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Manchester United Foundation is making a difference Down Under

During Manchester United’s pre-season tour in Perth, the Foundation hosted a number of fundraising events to benefit young people in both Greater Manchester and Western Australia.

Over $178,000 has been raised by Manchester United Foundation and local charity Telethon, who formed a partnership ahead of Tour 2019, to fund a programme that will give physically and intellectually disabled children a chance to play football.

And with donations still being counting, we expect that already fantastic number to rise even further in the comings days and weeks.
The Foundation has been represented on the pre-season tour by chief executive John Shiels, who oversaw a series of fundraising events. The idea is to create a ‘legacy fund’, with half being left behind in Perth and the other half being injected back into the Foundation’s work across Greater Manchester.
It all began with an open training session at The WACA, where over 12,000 United supporters each paid $5 for the experience of watching Ole Gunnar Solskjaer’s squad in action ahead of their first tour match against Perth Glory.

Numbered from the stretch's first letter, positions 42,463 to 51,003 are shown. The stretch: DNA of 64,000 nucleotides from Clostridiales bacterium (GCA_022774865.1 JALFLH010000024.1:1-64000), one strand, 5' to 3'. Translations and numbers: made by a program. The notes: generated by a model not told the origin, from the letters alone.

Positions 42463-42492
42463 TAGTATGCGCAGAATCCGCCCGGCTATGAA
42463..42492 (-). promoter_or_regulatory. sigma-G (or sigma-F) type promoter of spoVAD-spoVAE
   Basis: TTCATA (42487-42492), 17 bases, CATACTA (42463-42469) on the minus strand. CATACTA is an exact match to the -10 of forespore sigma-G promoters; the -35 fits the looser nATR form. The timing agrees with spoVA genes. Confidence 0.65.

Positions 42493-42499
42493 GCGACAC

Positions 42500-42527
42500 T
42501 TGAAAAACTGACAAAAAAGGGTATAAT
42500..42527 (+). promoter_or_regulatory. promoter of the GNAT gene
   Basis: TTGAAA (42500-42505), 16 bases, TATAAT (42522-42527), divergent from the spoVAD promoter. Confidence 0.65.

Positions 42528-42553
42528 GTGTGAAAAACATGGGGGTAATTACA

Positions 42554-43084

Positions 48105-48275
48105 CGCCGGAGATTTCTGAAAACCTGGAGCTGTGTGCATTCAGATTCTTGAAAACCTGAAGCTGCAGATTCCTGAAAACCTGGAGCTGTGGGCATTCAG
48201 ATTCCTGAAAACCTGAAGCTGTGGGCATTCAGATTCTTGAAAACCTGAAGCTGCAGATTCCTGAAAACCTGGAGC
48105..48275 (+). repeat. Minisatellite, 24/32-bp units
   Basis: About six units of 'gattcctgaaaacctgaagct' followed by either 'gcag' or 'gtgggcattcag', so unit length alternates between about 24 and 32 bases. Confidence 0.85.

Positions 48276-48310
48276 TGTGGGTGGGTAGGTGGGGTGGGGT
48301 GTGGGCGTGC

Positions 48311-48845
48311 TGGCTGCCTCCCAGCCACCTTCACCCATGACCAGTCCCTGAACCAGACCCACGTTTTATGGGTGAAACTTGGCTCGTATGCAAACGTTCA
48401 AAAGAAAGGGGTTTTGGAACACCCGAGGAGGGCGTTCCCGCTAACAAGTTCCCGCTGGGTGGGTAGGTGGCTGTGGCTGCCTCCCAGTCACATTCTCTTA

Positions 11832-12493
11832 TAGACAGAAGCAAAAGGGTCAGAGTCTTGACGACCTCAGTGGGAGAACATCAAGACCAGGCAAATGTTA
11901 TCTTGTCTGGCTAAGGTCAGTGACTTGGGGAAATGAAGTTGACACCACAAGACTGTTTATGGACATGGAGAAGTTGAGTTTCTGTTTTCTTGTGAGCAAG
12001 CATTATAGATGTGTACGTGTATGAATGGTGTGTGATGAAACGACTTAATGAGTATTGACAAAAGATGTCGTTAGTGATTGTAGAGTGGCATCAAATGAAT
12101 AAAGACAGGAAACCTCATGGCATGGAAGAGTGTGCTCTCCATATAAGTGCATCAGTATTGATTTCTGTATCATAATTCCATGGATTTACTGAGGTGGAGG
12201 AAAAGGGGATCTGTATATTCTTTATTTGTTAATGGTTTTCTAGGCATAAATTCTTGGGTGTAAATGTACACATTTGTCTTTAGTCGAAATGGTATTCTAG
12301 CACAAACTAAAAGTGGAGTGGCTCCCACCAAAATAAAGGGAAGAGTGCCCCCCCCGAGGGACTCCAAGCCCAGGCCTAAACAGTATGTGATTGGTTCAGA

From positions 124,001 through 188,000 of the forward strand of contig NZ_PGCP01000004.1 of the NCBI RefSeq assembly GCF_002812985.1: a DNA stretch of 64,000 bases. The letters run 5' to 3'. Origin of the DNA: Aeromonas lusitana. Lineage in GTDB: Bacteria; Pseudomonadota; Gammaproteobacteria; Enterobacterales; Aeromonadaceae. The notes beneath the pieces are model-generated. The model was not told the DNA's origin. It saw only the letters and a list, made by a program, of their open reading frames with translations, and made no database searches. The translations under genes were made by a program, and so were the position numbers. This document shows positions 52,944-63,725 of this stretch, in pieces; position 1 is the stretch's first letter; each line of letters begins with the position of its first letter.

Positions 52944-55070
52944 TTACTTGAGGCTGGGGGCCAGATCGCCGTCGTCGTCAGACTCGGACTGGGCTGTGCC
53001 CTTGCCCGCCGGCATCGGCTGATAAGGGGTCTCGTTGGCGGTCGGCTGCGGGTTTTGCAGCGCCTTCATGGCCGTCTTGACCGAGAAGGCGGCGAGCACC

Ole and the Reds were clearly inspired to meet so many thousand fans on the night, spending lots of time signing shirts and posing for pictures. 

Several lucky youngsters were even invited onto the field during open training to meet their heroes, including two who were picked at random to train with the four goalkeepers, David De Gea, Sergio Romero, Lee Grant and Joel Pereira, while other awestruck children came on to take penalties with the players.  See more in the video to the right.
Open training was the first of several events organised by Manchester United Foundation on tour: a gala dinner attended by club legends Bryan Robson and Denis Irwin, and manager Ole Gunnar Solskjaer, took place on Thursday evening, followed by a charity golf day on Friday.  An exclusive lunch also took place, during which a select group of high net-worth supporters had the chance to dine with Robson, Irwin, Solskjaer, Mike Phelan, Michael Carrick, and some of the first-team players.

“This is the first time we have tried anything on this scale,” John Shiels said. “We have done quite a lot of fundraising on the tour. The idea is to bring some of the funds back to Manchester to help the Foundation, but also to leave a legacy fund here in Perth and Western Australia.

“We are working with a local organisations in Perth to create a programme similar to what we do at home with Inclusive Reds. It is about how we can get young children of varied abilities, able-bodied or disabled, to play on the same pitch, giving everybody the qualities that football can sport gives you. I'm talking about teamwork, communication, co-operation, and socialisation. 

“I am just ecstatic and elated that we can come here and do something that will leave such a fantastic legacy.”